In May 1932, as he campaigned for the presidency during the depths of the Great Depression, Franklin Roosevelt called for “bold, persistent experimentation” to address the crisis.
As the economy re-opens amidst what will likely be the greatest recession since the 1930s, business leaders would do well to keep FDR’s exhortation in mind. The same spirit of boldness and experimentation can help businesses survive the crisis and contribute to the recovery.
Different businesses will, of course, face very different challenges. But I’ve run more than a dozen companies, many following periods of serious upheaval, and there are a few core approaches that are applicable to all firms in the present crisis.
Navigating these volatile conditions will be an exercise in critical thinking. Consider the situation a high-stakes case study in improved reasoning.
Lori Loughlin Pleads Guilty. Will The Judge Send Her To Prison During The Covid-19 Outbreak?
Many College Students Included in HEROES Act Stimulus Checks
Lori Loughlin and Mossimo Giannulli to Plead Guilty in College Admissions Scandal, Will Serve Time in Prison
For one, businesses should engage in advanced scenario mapping in order to be prepared for uncertain times. After the 2008 financial crash, then-Obama advisor Rahm Emanuel famously said, “never let a crisis go to waste.” The principle applies just as much to business as to politics. Crises are times when leaders have more opportunity to effect change than usual. But to do so they need to have clear plans to leverage changed conditions.
No doubt, things look rough right now. Revenues are tanking. Employees are struggling to deal with the crisis on both personal and professional levels. And although states are beginning to reopen, stable conditions are still a long way off.
Given this ever-evolving situation, leaders should look to make quick but informed decisions. If the economy opens up faster than expected, businesses need to be in a position to take advantage. At the same time, if things go slowly or — worse, there is a second wave of infections — businesses need to be able to either find new sources of revenue or ramp down without having to shutter completely.
To prepare for this uncertain set of circumstances, smart leaders should map out possible scenarios as well as effective responses to those scenarios. A highly effective strategy for improved reasoning, scenario mapping should be driven by data as well as counterfactuals, while potential responses should be stress-tested by a variety of colleagues both within and outside the field.
While there are a seemingly infinite number of factors in play right now, only a subset are worth paying attention to when considering different ways in which the economic situation plays out. Identifying those factors while scenario mapping are key to a nimble response. Specifically, leaders should keep the Pareto Principle in mind. An important critical thinking tool, the principle states that 20 percent of causes determine 80 percent of results.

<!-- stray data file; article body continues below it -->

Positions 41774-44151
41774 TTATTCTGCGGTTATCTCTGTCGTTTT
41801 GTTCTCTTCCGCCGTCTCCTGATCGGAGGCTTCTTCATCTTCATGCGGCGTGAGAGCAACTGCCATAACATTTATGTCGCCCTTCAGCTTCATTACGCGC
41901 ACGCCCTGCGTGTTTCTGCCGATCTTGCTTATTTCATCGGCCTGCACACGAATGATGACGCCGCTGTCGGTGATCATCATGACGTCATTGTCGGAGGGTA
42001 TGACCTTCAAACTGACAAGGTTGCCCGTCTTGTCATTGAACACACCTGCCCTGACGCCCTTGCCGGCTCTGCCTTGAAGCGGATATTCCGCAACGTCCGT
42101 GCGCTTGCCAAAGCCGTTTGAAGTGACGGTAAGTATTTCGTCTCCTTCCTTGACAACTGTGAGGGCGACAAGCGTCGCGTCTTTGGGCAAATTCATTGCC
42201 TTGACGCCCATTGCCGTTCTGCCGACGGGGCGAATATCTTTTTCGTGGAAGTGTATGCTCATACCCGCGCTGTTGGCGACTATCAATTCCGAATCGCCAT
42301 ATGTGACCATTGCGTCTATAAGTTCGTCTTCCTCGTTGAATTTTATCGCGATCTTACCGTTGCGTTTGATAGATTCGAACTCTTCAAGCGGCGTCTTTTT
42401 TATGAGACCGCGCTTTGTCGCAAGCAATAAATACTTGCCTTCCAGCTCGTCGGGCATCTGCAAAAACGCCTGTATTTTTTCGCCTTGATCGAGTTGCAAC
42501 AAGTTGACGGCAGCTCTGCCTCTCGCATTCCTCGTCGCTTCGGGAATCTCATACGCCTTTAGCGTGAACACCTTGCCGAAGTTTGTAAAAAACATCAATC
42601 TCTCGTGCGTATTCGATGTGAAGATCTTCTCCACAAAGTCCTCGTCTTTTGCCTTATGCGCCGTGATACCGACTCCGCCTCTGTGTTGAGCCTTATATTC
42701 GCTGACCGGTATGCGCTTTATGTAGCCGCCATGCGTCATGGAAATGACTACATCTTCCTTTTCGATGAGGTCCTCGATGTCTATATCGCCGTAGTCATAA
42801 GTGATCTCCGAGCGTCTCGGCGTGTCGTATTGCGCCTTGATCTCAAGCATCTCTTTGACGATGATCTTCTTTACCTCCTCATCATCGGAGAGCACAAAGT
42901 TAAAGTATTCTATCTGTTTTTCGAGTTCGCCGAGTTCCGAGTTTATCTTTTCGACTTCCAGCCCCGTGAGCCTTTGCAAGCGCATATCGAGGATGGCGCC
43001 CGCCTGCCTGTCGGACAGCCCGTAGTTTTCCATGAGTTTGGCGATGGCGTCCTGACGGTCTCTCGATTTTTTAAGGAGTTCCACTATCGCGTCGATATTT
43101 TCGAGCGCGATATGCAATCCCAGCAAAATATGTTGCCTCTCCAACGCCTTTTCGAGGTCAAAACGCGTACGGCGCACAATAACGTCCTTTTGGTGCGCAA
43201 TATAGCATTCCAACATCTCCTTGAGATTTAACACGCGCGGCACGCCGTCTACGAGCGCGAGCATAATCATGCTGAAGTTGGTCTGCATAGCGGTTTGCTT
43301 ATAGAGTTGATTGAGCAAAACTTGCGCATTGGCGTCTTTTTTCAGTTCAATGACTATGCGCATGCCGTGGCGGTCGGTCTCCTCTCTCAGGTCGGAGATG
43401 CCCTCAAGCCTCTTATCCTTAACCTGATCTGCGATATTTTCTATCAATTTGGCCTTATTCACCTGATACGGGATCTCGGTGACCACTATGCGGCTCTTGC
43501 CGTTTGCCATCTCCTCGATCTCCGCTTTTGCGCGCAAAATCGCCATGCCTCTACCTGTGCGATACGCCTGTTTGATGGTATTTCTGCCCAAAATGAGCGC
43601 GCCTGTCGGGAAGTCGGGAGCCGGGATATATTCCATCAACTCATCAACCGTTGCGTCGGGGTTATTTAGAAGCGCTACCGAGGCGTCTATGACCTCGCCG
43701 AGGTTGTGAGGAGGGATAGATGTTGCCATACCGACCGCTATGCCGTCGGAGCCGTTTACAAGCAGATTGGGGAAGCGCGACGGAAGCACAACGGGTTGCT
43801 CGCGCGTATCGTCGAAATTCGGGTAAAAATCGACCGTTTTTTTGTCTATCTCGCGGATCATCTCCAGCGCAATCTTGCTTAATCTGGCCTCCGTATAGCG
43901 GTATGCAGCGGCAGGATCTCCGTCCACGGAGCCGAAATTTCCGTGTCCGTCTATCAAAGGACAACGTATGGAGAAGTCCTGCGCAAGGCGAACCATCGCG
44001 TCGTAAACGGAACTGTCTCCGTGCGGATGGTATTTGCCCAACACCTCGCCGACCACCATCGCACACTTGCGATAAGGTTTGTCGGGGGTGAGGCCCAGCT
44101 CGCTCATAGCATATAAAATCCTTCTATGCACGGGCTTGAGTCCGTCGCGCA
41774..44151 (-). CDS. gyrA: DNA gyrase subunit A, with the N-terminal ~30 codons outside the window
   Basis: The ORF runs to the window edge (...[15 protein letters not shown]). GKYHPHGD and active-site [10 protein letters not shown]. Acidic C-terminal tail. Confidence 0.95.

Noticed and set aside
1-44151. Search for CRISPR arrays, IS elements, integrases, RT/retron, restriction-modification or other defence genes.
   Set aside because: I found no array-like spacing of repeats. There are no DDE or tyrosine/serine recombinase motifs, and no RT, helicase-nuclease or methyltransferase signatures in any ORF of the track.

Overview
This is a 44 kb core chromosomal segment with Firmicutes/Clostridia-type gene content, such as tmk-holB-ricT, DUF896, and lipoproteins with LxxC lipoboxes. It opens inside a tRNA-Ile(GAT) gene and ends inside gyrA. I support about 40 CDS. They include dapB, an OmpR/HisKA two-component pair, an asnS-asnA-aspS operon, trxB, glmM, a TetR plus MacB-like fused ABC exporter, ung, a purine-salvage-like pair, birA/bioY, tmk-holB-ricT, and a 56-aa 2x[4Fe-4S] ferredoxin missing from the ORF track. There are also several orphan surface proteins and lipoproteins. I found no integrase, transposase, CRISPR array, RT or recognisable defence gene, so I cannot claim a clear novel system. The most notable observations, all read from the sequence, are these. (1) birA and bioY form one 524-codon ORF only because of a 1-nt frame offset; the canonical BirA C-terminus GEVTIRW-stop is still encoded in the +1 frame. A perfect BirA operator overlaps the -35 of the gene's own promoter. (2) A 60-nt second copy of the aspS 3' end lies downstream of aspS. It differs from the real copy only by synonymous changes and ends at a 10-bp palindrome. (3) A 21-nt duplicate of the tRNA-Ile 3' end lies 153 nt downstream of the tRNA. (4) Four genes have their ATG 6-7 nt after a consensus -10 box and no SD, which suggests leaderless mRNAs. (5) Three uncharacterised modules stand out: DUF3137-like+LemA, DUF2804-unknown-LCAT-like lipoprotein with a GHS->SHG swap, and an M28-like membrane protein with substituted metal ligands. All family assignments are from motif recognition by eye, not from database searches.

It’s crucial, then, that leaders develop plans that hone in on the 20 percent of factors that will have the greatest impact on their business — whether they are the course of the virus, the government’s response or changing consumer desires and demand.
Beyond using scenario mapping, business leaders can be agile in this uncertain time by keeping cash on hand. In these volatile times, liquidity is powerful. It gives leaders the flexibility to experiment, respond to new developments and leverage uncertainty.
As they plan, business leaders will naturally look at China as a model, since it is ahead of the U.S. in terms of reopening. And while there’s some evidence of a recovery in China, consumer demand seems to be returning very slowly. Spending at restaurants was actually lower in March than in February. In other words, even though aspects of the situation are looking better in China, at least from the outside, there remains a profound level of uncertainty.
Firms should also be thinking about new opportunities, even amid the crisis. Some firms have already shown signs of success in responding to the new environment. Sysco, a food-distribution firm, thoughtfully pivoted on the fly, reorganizing itself to serve grocery stores instead of restaurants. Others are trying to take advantage of long-term opportunities that have emerged from the crisis. Lysol, for example, is planning to work with Hilton hotels to develop new cleaning regimens to put customers more at ease.